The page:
4 July 2021.
This week the Sax Institute joins in the 2021 NAIDOC Celebrations. This year’s NAIDOC theme is ‘Heal Country,’ which “calls for all of us to continue to seek greater protections for our lands, our waters, our sacred sites and our cultural heritage from exploitation, desecration, and destruction. Country that is more than a place and inherent to our identity.”
NAIDOC originated from the political activism of Aboriginal and Torres Strait Islanders in the 1930s. Their stoic efforts have led to the many Aboriginal Community Controlled organisations we see today. From the 1970s onward these organisations have flourished, established by Community people to meet the Community’s needs. They include the Aboriginal Community Controlled Health Services who are now playing a vital leadership role in research to improve Aboriginal health.
Sandra Bailey, Senior Adviser, Aboriginal Health at the Sax Institute, says the Institute is honoured to be working with many of these great leaders in Aboriginal and Torres Strait Islander health.
“There is so much exciting work being led by Aboriginal communities that is changing the way we research and improve the health and wellbeing of Aboriginal Australians,” she says. “By celebrating and acknowledging the importance of Aboriginal and Torres Strait Islander health stories, experiences and knowledge, we can truly begin to ‘heal country.’”
Some of these standout projects include: Community-led yarning interviews that are providing powerful insights for the Cancer and Healthy Ageing in Aboriginal NSW Older Generations Study (CHANGES); new research with communities that will test ways for supporting the mental health of Aboriginal health service workers during COVID; and an exciting new Aboriginal-led project that will build evaluation capacity in the Aboriginal Community Controlled Health Services sector and provide urgently needed evidence about what works in the priority health areas of Aboriginal youth suicide and adult chronic disease.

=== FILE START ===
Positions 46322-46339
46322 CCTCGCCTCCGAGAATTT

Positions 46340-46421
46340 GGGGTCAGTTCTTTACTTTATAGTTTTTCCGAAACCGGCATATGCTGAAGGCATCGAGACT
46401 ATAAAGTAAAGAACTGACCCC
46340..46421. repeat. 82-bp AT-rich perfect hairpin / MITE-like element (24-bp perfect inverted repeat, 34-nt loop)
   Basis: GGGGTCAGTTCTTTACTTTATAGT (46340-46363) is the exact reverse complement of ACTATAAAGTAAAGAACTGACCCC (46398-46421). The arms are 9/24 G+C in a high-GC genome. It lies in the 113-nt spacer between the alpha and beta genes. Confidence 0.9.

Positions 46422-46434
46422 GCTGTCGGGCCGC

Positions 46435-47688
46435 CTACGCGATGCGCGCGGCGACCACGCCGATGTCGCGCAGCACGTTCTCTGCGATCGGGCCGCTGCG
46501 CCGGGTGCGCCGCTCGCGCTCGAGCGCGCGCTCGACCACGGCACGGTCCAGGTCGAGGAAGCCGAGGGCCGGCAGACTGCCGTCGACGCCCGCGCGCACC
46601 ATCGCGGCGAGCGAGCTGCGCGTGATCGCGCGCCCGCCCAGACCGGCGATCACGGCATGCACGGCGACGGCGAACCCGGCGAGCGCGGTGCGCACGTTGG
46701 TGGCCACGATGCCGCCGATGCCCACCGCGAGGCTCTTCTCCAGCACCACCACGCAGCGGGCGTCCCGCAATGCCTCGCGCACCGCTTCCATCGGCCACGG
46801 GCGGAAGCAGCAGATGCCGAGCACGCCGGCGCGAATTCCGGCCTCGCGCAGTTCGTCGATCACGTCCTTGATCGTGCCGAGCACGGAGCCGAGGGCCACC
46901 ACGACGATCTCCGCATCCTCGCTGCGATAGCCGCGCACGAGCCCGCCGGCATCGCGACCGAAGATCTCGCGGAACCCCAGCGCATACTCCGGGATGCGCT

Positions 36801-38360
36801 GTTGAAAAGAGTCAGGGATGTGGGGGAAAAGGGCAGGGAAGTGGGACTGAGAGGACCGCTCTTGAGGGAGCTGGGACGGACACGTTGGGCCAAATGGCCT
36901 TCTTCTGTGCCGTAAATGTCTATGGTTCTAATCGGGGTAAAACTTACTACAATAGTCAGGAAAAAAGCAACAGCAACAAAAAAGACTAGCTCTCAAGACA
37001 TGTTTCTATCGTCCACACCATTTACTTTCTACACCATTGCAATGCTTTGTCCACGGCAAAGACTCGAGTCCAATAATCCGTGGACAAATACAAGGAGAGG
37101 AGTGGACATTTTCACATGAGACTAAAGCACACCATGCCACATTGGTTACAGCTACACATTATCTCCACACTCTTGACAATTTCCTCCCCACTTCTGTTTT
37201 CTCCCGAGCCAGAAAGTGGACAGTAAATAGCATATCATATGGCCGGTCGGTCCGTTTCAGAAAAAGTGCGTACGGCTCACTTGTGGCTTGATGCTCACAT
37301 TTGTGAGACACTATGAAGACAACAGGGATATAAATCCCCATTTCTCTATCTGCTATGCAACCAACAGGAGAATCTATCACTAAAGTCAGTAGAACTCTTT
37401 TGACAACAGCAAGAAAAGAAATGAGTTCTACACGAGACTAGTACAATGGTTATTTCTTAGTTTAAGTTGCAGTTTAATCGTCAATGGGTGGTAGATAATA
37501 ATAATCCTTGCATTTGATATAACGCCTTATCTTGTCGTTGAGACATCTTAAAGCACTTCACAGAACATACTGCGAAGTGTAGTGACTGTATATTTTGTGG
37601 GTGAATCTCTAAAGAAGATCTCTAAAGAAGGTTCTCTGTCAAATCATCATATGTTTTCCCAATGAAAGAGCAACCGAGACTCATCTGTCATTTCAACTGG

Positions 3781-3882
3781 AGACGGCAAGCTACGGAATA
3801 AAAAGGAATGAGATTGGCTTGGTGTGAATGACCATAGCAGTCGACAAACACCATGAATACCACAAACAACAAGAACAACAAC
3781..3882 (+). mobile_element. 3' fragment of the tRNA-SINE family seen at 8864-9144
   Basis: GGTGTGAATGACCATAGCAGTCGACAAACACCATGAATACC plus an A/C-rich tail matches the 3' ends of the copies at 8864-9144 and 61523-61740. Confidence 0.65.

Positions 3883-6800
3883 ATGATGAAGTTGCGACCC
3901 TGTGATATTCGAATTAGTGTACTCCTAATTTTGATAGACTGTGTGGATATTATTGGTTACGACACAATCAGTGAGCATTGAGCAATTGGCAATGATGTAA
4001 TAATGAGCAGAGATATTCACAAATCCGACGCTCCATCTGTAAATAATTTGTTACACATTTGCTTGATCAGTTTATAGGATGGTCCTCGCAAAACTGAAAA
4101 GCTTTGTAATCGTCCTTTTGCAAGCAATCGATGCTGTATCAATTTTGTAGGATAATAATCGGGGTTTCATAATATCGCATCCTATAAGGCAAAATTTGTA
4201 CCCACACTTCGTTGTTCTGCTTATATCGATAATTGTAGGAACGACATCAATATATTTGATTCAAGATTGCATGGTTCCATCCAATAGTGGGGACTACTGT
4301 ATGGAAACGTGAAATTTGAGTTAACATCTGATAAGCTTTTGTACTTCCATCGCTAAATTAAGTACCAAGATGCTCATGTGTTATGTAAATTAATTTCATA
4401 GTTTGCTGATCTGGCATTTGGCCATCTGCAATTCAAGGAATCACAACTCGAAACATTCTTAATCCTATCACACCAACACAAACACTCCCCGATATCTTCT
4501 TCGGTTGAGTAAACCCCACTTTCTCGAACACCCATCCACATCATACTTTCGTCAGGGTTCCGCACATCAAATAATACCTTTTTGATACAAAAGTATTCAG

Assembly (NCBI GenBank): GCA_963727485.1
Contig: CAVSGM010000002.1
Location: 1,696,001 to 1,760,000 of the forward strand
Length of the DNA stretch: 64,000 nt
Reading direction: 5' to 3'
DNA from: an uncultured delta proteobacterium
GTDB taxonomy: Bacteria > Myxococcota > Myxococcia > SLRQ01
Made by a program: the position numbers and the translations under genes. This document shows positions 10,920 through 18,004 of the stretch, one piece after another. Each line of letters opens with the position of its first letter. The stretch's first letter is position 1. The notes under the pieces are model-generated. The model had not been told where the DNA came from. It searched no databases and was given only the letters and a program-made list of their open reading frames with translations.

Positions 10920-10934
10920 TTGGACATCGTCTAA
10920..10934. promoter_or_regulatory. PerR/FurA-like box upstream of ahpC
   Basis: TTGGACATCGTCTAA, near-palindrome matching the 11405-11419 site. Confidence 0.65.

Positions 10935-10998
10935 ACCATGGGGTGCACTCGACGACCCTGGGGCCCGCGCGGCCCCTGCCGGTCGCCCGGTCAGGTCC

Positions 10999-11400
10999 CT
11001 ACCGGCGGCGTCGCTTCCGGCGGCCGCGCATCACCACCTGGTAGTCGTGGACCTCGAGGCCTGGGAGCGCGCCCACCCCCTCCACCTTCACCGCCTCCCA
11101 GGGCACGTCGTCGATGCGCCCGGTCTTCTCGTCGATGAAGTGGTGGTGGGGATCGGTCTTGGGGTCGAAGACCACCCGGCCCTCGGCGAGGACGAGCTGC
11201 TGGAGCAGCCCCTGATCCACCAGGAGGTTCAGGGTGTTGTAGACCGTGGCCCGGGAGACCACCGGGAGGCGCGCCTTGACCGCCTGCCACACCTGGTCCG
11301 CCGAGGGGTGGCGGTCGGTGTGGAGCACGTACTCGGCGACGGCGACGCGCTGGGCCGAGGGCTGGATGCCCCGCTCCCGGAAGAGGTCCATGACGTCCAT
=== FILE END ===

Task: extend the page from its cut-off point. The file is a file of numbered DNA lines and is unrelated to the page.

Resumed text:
As we celebrate the work of Aboriginal and Torres Strait Islander researchers and community health workers, we hope all Australians can do their bit this week in ‘healing country.’ Here are some ideas from the NAIDOC website for the week ahead. Be sure to check your state and territory information for the latest information on COVID-19 restrictions.
- Virtually attend one of the many of the online events available in the NAIDOC Week Official Calendar
- Call someone in your community to have a chat about this year’s theme ‘Heal Country!’ and what it means to you
- Watch special NAIDOC Week programming on SBS/NITV and ABC
- Learn more about the Country on which you live and work using the AIATSIS Map of Indigenous Australia
- Find a book to read, written and published by Indigenous authors and illustrators through Magabala Books or suggest one for your next book club
- Check out some music and podcasts from Aboriginal and Torres Strait Islander creators on Indigitube.
- Take a look at how you can support Indigenous businesses through the Supply Nation Indigenous Business Direct.
- Learn more about how deliver an Acknowledgement of Country
- Find out more about the history of the Aboriginal and Torres Strait Islander flags and how you can fly them.
- Get creative in the kitchen using Australian bushfood and native ingredients such as kangaroo, macadamia or lemon myrtle.
- Use this year’s theme to connect to Country by going for a walk (if restrictions permit), exercising outside, visiting a local park or gardening.
- Research Aboriginal and Torres Strait Islander history or start some family history research.
- Visit the Aboriginal or Torres Strait Islander exhibitions of museums and galleries in-person or online.
- Plan your Australian travel bucket list including Indigenous sites of significance or interest.
- Join the conversation online using the NAIDOC Week hashtags #NAIDOC2021, #NAIDOCWeek and #HealCountry
Happy NAIDOC week 2021!